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Our Kind: A Novel in Stories Hardcover – March 23, 2004

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Editorial Reviews

From Publishers Weekly

Mannered yet curiously moving, this novel in stories by Walbert (The Gardens of Kyoto) tells the collective tale of a group of wealthy suburban women who came of age in the 1950s and are now facing life long after husbands and children have flown the coop ("We were married in 1953. Divorced in 1976. Our grown daughters pity us; our grown sons forget us"). Free of old inhibitions and with nothing left to lose ("they think us heartless and we are, somewhat"), they embark on odd crusades and projects when they aren't shopping or gossiping around the pool. In the brilliant "Intervention," they decide to save their favorite realtor, Him, who represents "our faithless husband, our poor father. He is our bad son, our schemer, our rogue.... Still, we love Him," then realize they need help themselves. Love recalled (and often ridiculed) is a recurring subject. In "Esther's Walter," Esther, the group's "artistic one," invites the group to a sinister party on the anniversary of her husband's death; in "Bambi Breaks for Freedom," the wheelchair-bound Bambi seeks her friends' support as she sets herself free from an old heartbreak. Walbert offers other sharp snapshots of the remaining members of the group, among them earnest, forgetful Judy; Canoe, the bouncy, ever-recovering alcoholic; Barbara, whose depressed daughter kills herself; "frigid" Gay who married a gay man; Suzie, the country club matron who fails to get her female lover admitted to the club; and lonely Louise. In an era when women went to college to study "the three Gs: Grooming, Grammar, and Grace," Walbert's characters are caught like insects in amber as they make late-in-life discoveries no school could ever teach. Brittle, funny and poignant, this is a prickly treat.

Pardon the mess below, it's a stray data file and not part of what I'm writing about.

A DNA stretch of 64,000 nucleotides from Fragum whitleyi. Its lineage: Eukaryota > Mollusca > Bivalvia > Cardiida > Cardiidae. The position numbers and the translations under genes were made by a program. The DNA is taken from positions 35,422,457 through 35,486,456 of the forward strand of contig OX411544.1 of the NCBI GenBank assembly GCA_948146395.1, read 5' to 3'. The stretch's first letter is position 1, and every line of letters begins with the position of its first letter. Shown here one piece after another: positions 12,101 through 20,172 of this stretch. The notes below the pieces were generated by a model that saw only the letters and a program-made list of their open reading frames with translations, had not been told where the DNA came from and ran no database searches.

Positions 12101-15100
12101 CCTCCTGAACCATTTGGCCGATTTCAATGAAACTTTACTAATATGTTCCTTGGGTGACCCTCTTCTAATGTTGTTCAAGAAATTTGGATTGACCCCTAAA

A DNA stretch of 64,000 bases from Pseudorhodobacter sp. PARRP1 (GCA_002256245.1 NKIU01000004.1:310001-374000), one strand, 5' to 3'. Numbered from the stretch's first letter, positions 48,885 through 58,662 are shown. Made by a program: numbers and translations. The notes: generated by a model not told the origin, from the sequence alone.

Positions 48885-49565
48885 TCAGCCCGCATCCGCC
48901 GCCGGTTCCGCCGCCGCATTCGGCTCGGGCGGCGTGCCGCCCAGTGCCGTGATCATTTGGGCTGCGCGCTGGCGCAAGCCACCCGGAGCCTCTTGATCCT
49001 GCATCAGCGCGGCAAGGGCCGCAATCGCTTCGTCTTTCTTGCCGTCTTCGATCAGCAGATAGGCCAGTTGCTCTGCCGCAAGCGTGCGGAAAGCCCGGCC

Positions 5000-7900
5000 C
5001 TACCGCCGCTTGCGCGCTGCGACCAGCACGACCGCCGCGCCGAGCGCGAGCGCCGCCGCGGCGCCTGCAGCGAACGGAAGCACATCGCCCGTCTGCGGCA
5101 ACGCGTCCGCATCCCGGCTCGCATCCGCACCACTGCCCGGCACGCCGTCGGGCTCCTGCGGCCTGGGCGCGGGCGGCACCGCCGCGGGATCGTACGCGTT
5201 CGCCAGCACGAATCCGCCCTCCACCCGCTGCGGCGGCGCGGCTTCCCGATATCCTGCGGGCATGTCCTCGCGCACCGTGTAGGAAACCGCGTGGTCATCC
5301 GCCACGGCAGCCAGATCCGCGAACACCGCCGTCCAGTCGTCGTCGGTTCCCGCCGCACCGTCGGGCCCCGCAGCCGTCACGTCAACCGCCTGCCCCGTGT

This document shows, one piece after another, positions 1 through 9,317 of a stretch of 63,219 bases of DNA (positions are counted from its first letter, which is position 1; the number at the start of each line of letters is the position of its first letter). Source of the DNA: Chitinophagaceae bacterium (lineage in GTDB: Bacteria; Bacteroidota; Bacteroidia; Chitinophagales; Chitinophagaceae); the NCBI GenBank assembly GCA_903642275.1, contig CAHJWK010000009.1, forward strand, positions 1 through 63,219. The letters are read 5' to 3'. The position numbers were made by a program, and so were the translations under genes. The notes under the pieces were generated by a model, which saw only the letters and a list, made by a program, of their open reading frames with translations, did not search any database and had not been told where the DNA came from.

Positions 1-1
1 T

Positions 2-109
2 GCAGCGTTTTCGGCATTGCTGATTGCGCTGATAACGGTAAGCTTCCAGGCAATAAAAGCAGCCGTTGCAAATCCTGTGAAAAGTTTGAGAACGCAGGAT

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From Booklist